@lol, all simply tall tales grown taller in the retelling. the babe the blue ox of superst itious times.

      August 3, 2013 at 1:44 pm |
      • lol??

        Typical "educated"response.

        August 3, 2013 at 1:50 pm |
        • snowboarder

          @lol, of course it is an "educated" response. i'm somewhat impressed that you would recognize one.

          August 3, 2013 at 1:53 pm |
  5. BubbaCo

    Church sucks!

    August 3, 2013 at 1:33 pm |
    • Billy

      Please stop praying for my grandpa u are making him too strong. He broke out of the hospital & cops say their tasers don't work on him 😦

      August 3, 2013 at 1:35 pm |
  6. Elliott Carlin

    The writer appears to be just another narcissistic millennial. Me Me Me.

    August 3, 2013 at 1:29 pm |
    • tony

      Yes, but she thinks she is being good in the religious sense.

      August 3, 2013 at 1:32 pm |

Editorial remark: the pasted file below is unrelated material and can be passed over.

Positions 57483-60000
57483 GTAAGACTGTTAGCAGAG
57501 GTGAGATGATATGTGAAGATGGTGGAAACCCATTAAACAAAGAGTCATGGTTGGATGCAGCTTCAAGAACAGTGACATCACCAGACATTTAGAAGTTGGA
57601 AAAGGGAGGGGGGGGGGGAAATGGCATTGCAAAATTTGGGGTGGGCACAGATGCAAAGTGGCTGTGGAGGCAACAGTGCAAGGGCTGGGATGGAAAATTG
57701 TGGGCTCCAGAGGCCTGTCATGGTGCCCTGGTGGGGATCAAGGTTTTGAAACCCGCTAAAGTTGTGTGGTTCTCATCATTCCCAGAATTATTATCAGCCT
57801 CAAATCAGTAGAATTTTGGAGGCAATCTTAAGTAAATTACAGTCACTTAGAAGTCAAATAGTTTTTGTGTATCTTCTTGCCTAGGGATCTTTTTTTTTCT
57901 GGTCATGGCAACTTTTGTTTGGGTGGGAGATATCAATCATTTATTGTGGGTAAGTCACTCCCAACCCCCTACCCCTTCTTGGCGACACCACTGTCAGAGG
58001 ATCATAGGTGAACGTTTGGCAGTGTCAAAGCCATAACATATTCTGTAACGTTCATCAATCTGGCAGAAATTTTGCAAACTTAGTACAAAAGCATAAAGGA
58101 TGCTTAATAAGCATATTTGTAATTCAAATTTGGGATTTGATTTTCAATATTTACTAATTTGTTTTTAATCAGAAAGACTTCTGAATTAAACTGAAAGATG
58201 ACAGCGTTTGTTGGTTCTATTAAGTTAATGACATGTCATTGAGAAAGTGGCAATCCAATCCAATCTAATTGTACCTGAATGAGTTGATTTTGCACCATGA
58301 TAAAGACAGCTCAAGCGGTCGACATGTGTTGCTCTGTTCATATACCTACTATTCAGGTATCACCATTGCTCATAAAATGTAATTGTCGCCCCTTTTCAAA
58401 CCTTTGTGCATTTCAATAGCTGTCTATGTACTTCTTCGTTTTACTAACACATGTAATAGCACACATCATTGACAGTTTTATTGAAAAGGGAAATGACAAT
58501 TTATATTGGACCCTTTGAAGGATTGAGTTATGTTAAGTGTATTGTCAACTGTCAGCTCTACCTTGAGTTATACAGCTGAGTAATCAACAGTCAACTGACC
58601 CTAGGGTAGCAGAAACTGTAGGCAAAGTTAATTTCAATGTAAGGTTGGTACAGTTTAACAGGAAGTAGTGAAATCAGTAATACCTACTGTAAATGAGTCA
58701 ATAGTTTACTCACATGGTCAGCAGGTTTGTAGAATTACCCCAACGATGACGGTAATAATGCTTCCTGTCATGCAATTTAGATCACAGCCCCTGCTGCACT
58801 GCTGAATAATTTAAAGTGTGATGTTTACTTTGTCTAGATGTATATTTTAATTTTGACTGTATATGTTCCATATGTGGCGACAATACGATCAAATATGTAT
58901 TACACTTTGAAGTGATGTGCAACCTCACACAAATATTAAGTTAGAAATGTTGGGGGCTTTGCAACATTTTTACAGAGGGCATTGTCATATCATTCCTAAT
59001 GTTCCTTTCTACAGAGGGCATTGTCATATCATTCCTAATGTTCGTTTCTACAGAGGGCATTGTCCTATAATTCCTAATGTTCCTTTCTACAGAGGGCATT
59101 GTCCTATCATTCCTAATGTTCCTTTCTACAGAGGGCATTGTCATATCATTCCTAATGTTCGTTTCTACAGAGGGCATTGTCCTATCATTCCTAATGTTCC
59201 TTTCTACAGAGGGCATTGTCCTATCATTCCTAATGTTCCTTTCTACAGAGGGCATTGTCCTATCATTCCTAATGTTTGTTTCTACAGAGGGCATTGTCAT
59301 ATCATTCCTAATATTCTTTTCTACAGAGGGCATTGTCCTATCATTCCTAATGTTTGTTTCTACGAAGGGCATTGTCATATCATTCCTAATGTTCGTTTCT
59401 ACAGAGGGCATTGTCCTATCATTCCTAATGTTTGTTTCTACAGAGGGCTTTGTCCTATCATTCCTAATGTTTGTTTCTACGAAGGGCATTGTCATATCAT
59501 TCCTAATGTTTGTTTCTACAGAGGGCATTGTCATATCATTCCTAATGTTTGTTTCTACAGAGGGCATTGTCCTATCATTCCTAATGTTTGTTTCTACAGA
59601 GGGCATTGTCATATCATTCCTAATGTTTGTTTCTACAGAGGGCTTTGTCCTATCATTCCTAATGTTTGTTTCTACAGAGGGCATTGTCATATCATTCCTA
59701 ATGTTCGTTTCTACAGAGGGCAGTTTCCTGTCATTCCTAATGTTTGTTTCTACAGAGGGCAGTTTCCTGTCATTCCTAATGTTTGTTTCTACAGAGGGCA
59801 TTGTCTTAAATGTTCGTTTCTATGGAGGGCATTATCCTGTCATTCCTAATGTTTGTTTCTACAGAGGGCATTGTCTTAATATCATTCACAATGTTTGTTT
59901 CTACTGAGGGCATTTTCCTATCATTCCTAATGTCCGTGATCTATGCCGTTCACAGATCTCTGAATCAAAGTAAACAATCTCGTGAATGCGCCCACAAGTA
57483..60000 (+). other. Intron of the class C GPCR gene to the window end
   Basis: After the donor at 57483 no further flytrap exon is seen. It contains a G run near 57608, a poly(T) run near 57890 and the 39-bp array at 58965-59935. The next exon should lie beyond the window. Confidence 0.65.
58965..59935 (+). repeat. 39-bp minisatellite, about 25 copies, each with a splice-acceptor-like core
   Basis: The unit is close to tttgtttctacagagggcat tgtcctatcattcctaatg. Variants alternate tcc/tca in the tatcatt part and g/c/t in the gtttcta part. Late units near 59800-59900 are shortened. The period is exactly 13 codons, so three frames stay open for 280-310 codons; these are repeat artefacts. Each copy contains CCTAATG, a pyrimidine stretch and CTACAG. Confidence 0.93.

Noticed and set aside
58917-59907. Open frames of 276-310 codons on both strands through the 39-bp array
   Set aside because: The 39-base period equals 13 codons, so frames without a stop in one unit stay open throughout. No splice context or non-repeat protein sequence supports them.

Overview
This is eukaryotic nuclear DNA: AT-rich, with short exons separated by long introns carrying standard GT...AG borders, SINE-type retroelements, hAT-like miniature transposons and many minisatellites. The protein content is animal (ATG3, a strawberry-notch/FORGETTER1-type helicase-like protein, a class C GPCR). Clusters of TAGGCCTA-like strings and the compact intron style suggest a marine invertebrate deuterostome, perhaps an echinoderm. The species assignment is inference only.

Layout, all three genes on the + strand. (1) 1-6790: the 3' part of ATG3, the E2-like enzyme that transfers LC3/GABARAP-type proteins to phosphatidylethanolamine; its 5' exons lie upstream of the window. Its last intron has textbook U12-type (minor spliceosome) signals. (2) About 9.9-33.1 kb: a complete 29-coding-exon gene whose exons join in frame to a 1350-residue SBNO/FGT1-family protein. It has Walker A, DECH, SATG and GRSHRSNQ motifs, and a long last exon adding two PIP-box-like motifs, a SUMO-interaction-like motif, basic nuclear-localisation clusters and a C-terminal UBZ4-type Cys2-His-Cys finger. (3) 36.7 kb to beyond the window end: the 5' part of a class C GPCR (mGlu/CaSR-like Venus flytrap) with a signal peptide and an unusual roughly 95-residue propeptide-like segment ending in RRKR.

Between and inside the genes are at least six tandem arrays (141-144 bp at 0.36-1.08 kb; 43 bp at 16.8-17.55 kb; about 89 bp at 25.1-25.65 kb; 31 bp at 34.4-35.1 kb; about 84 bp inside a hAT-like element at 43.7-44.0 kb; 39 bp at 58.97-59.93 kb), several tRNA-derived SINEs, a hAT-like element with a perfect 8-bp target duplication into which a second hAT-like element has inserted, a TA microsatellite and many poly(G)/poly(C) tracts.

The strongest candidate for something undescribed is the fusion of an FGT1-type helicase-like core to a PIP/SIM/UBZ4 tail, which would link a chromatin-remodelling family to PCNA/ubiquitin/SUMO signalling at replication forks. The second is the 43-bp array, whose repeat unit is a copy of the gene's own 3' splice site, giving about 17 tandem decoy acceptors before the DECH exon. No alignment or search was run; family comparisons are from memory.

• John P. Tarver

      Yet you will find the klansman and his hippy children worshiping the devil at church every Sunday.

      August 3, 2013 at 1:41 pm |
      • snowboarder

        unfortunately, there is no meaningful difference between your devil and someone else's god.

        August 3, 2013 at 1:50 pm |
      • Hefeweizen

        Hahaha.... How on Earth does Klansmen = Hippy? Are you getting confused, old man?

        August 3, 2013 at 1:51 pm |
    • Hefeweizen

      Unless you're a WW2 vet, you got no room to talk, grandpa. Your generation f-'ed up the country to no end and now its our job to pull it out of the quagmire you all allowed it to fall in. Without the benefit of a decent economy and with the constant threat of you idiots trying to defund the social safety net your parents worked so hard to install in this country, mind you. You all need to just sit the hell down, shut up and let someone else have the keys to the country. Nobody could possibly do a worse job than you.